A Duke Changes Everything Cover
Synopsis from the Creator:

In the first novel in Christy Carlyle’s sizzling Duke’s Den series, three men, intent on making a fortune, discover irresistible opportunities . . .

Nicholas Lyon gambled his way into a fortune and ownership of the most opulent, notorious gentlemen’s club in England. But when Nick’s cruel brother dies, he inherits a title he never wanted. The sooner Nick is rid of the estate that has always haunted him, the sooner he can return to the life he’s built in London. But there’s one obstacle—the exquisite Thomasina Thorne.

When the new heir to the Tremayne dukedom suddenly appears in Mina Thorne’s life, she’s flustered. Not only is he breathtakingly handsome, but he’s also determined to take away her home and position as steward of the Enderley estate. If Mina learns what makes the enigmatic duke tick, perhaps she can change his mind—as long as she doesn’t get too close to him.

With each day Nick spends with Mina, his resolve weakens as their colliding wills lead to explosive desire. Could she be the one woman who can help him finally bury the ghosts of his past?

Review: A Duke Changes Everything, by Christy Carlyle

[fa icon="calendar"] Apr 12, 2019 9:45:00 AM / by Margrethe

This book has made me a liar. It turns out that I’m not as tired of gaming hells as I thought. Nor am I that tired of aristocrats who can’t believe in love because of past abuse. Christy Carlyle made me a liar. And I actually really enjoyed A Duke Changes Everything, so I’m cool with being a liar today.

In the book, you have a man (Nick) who worked to create a gaming hell from nothing, except he is actually the second son of a duke, but instead of being raised in extreme privilege, he was beaten by his father and fled with his mother with barely anything as a child. And then you have a woman (Mina) who was the steward’s daughter and has been acting as steward for the duke since her father’s death. Nick unwillingly becomes the Duke of Tremayne after his brother dies. He decides to return to the place where he was tormented as a child so that he can sell as much as possible and then rent it. However, he meets his steward and she works to change his mind.

Now, here are the things I am willing to say that usually bother me, but I did not mind at all in this book:

  • Hero owns a gaming hell with his best friends
  • Hero suffered abuse at his father’s hand and therefore cannot love
  • No discussion of the power dynamic between the hero and heroine (as she works for him)

How did I get over my gaming hell fatigue? The book almost immediately moves to the country, which seems like a lovely covert way to appease a weirdo like me.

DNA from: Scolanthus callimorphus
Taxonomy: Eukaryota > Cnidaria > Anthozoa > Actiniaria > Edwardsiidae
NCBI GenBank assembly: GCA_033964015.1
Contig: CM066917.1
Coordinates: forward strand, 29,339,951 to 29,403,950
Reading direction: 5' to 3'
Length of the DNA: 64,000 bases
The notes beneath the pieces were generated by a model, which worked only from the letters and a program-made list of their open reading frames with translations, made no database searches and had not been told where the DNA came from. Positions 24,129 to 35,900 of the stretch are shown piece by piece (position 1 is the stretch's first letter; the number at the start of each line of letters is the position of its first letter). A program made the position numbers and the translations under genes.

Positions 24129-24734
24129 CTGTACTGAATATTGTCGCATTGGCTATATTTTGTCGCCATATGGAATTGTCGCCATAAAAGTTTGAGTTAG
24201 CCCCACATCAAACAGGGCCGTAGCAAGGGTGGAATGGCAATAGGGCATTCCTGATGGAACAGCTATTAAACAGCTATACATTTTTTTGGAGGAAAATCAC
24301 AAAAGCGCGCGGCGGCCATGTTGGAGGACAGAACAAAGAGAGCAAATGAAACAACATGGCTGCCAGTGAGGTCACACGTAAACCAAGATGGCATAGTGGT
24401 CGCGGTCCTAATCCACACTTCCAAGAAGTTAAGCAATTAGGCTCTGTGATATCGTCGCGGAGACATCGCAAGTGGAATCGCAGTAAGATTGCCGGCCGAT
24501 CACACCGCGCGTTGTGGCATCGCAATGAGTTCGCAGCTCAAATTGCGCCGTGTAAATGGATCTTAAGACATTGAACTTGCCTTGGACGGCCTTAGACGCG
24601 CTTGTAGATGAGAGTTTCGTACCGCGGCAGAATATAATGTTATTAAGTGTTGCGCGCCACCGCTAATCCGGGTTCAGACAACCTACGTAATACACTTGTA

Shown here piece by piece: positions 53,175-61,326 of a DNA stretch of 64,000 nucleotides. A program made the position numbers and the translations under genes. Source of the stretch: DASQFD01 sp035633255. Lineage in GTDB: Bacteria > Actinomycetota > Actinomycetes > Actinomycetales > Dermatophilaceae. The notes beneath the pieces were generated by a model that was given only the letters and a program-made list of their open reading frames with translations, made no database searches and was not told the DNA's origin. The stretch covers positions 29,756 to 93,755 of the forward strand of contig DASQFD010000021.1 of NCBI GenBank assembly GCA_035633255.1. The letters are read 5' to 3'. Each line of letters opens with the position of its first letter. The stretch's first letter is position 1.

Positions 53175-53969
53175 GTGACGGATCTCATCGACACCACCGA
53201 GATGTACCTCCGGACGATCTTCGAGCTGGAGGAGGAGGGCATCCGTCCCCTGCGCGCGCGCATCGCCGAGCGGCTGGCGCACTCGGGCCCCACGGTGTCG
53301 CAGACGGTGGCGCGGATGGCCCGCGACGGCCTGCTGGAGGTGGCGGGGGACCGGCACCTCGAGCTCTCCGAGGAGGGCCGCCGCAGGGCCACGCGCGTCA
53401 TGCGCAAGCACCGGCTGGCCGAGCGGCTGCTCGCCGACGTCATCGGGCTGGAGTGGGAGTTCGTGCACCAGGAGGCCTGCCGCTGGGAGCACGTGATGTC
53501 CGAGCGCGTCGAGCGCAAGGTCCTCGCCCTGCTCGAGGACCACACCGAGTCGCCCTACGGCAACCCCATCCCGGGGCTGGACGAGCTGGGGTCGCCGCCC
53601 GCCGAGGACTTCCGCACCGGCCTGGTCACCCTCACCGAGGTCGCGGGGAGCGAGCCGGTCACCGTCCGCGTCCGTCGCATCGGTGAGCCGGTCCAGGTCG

The history of abuse? That will never be my favorite, but it really was less “I could never love a person” and more “I could never want to be here,” which seems understandable. Nick does go through some “could she love the monster that I am?” and sue me for being fickle, but I adored him and that was all that mattered to me. 

The lack of the employee-employer power dynamic discussion was interesting, but it was almost as if both understood that it existed and both knew that they would be fine whether or not their pants feelings were indulged in. The only moment that Mina was worried that she would lose her job was when Nick discovers that his steward is Thomasina not Thomas. She is so effective at her job that respect flows between them. And even after they’ve kissed and later slept together, there is no threat to her role. If she wants to be steward, Mina will be steward. There is also a touch of flirting over accounting; and this is a specific thing I never thought I’d be super into, but I am.

I’ve talked a lot about Nick, who is great, but Mina is really a star. Mina is confident and strong. She doesn’t bow down for anyone. She remains honest with Nick to the end. She’s good at her job and knows it. And everyone who works with her (sort of for her) respects her. The only people who give her the “a woman shouldn’t be a steward” line are the old men in the village. And she’s kind and understanding. Kind characters are my catnip if you didn’t know (and they aren’t as common as you’d think).

A Duke Changes Everything is just a charming book with protagonists I adored, and I can’t wait for the sequels which will definitely be about Nick’s friends at the gaming hell. I am as surprised as anyone about that, but this is all because Carlyle wrote something completely lovely. Also, the audiobook had an excellent narrator in Karen Cass.


Content warnings: past physical abuse that is revisited, abusive father, dead parents, animal that has been abused

Audiobook borrowed from my library through Overdrive/Libby.

Topics: review